[ham-uh-drahy-uh d, -ad]

noun, plural ham·a·dry·ads, ham·a·dry·a·des [ham-uh-drahy-uh-deez] /ˌhæm əˈdraɪ əˌdiz/.

Classical Mythology. a dryad who is the spirit of a particular tree.

Origin of hamadryad

< Latin, stem of Hamādryas wood nymph < Greek, equivalent to hama together with (cognate with same) + dryás dryad
Dictionary.com Unabridged Based on the Random House Unabridged Dictionary, © Random House, Inc. 2019

Examples from the Web for hamadryad

Historical Examples of hamadryad

  • However it may be, the Burman is not ready to kill the hamadryad.

  • It is a place in which a poet might look for a glimpse of a Hamadryad.

    Gryll Grange

    Thomas Love Peacock

  • It is like the bite of a hamadryad,” he said softly, “but there is no mark.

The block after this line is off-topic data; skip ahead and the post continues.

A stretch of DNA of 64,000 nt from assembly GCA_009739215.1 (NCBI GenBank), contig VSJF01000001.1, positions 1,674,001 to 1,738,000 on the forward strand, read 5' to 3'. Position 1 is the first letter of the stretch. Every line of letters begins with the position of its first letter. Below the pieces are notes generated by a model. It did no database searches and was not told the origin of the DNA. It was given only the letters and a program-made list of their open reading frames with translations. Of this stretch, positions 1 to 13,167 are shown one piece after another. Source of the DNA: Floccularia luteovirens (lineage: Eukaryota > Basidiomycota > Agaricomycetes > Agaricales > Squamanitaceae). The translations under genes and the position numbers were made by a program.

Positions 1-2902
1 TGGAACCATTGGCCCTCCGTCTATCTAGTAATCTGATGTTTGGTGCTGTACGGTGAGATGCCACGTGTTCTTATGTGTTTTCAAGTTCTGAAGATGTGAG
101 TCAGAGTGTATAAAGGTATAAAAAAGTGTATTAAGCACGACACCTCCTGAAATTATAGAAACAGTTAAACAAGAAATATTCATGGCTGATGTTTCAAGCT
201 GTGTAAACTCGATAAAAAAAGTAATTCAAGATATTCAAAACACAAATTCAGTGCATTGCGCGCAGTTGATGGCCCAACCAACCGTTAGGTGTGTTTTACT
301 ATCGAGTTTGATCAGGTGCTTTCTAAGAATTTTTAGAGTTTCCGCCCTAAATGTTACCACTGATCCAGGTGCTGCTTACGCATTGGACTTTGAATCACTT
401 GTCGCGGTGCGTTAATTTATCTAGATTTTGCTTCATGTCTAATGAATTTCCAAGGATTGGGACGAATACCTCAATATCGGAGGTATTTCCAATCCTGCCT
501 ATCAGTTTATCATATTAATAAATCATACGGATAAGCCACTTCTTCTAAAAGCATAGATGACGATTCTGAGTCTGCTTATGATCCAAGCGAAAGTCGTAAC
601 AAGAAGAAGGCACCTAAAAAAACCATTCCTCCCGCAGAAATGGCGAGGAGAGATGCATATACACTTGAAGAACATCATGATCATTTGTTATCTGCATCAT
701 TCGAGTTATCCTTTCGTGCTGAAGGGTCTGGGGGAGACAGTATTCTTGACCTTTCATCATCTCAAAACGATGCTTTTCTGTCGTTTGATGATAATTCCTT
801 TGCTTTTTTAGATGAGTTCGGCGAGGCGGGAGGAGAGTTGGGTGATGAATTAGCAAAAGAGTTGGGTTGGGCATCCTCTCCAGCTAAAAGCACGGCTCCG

• Every tree has a Hamadryad, who lives in it, who is born when it first grows, and who dies when it dies.

    Gods and Heroes

    R. E. Francillon

  • The Hamadryad was born with the tree, flourished and died with it.

    The Student's Mythology

    Catherine Ann White

British Dictionary definitions for hamadryad



classical myth one of a class of nymphs, each of which inhabits a tree and dies with it
another name for king cobra

Word Origin for hamadryad

C14: from Latin Hamādryas, from Greek Hamadruas, from hama together with + drus tree; see dryad
Collins English Dictionary - Complete & Unabridged 2012 Digital Edition © William Collins Sons & Co. Ltd. 1979, 1986 © HarperCollins Publishers 1998, 2000, 2003, 2005, 2006, 2007, 2009, 2012

Word Origin and History for hamadryad

late 14c., from Greek hamadryas (plural hamadryades) "wood-nymph," fabled to die with her tree, from hama "together" (see same) + drus (genitive dryos) "tree."

Online Etymology Dictionary, © 2010 Douglas Harper